I placed a small order with Camellia Sinensis because I was interested in some of their herbals, namely Wintergreen, Labrador Tea and Taïga Sauvage.
Following a wake-up, chest-clearing mug of Juniper Ridge’s Yerba Santa, I had time for only 1 steep of this tea from Bhutan. According to Camellia Sinensis, this tea comes from the only tea production in Bhutan which is led by an all-women cooperative. Always keeping my eye out for unique teas, I couldn’t resist ordering a sample of the July 2020 harvest.
I prepared the tea close to package directions, using more tea than 2 teaspoons because the leaves do not rest uniformly in a teaspoon. I went for my standard-as-of-late measurement of 1g/100mL for green, white, and black teas prepared western style.
The tea is very clean and smooth. It sits well in my empty stomach. The taste evokes lightly buttered sauteed sweet green cabbage. There is an interesting minerality which Camellia Sinensis refers to as seashells and I think I can agree with that — calcium. A vague feeling, not taste, of smokey, earthy bitterness sits deep within the liquor. A spicy feeling sits only in the chest, something I could equate to the warmth of Saigon cinnamon, but like the smokey bitterness, it’s not a taste. A second steep when I came home for lunch brought forward lime-like and bright green olive impressions.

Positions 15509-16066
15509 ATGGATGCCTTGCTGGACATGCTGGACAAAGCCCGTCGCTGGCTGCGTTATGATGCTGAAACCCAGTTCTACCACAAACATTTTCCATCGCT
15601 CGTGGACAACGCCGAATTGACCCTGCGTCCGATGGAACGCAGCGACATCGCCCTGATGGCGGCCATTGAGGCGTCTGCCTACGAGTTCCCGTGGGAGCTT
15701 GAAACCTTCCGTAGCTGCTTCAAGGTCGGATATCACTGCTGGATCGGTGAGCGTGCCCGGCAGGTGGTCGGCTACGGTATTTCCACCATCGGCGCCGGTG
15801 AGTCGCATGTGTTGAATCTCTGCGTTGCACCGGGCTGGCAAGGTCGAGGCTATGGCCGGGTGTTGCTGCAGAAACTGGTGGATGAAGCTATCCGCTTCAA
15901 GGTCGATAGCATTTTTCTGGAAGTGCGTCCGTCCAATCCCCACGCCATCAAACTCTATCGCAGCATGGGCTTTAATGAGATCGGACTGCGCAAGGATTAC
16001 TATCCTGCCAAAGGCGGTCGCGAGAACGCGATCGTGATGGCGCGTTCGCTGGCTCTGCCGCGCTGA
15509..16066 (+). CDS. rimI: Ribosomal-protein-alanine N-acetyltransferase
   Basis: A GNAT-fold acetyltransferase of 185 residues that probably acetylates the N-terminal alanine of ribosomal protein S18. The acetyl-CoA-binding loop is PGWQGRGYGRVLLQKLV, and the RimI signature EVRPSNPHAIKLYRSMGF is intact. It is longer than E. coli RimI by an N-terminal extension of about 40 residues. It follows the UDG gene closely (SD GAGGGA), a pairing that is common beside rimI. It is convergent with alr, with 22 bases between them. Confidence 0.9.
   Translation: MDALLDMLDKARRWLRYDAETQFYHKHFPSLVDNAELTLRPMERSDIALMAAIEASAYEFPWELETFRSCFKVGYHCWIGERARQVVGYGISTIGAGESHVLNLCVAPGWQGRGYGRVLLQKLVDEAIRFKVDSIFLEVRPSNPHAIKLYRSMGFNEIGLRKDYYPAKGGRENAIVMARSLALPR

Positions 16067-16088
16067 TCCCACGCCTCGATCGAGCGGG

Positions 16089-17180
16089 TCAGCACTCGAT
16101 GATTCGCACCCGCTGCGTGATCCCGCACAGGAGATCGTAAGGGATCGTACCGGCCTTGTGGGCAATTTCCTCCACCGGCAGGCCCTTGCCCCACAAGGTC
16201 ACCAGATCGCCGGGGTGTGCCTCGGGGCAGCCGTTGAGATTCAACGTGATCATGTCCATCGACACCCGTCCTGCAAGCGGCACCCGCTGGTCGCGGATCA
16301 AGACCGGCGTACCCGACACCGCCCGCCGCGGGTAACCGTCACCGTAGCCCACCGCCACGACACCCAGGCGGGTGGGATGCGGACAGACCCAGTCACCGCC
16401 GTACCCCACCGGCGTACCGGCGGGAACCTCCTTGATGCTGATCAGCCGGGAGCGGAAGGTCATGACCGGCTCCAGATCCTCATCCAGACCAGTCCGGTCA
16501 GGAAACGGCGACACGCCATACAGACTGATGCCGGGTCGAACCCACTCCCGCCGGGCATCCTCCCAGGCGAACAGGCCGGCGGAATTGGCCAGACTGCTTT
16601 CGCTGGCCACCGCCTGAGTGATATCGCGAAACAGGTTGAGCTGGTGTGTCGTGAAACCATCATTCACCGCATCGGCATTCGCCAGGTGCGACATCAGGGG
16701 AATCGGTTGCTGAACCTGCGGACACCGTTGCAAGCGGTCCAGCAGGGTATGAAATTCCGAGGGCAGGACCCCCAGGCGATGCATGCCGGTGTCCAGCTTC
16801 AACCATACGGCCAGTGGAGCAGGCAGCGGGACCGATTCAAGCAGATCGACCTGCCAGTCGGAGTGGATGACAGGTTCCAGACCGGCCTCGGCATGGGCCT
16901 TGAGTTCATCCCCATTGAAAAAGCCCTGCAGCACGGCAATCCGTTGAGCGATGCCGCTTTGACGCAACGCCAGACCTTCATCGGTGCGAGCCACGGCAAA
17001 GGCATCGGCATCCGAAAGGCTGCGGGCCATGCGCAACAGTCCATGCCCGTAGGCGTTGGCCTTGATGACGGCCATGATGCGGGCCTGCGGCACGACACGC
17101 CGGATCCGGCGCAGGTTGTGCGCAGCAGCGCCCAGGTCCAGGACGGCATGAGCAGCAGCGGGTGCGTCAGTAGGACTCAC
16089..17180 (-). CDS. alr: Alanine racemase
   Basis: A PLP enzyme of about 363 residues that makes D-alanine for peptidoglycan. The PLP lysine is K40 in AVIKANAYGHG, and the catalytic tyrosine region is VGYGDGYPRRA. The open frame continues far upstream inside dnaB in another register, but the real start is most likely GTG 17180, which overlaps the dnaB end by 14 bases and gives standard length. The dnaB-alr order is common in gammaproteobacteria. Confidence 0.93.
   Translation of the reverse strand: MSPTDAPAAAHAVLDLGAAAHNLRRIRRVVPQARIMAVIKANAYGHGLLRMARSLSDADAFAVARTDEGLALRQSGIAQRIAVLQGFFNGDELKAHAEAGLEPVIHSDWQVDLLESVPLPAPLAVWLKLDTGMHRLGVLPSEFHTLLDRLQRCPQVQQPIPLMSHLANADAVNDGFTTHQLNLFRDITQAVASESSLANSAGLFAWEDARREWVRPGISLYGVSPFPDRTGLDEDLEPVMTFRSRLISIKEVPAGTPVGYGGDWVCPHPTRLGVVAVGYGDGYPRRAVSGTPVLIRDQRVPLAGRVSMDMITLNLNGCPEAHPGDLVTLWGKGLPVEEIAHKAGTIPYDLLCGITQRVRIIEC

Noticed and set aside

Overall, this is an exceptionally smooth green tea with an interesting profile that reminds me of sheng puerh. It covers a satisfying and nuanced range of flavors and impressions between sweet, vegetal, umami, mineral, citrus, bitter-smoke and warming spice. As I was just now browsing to purchase a larger quantity, the tea is now out of stock only 2 weeks after placing my order.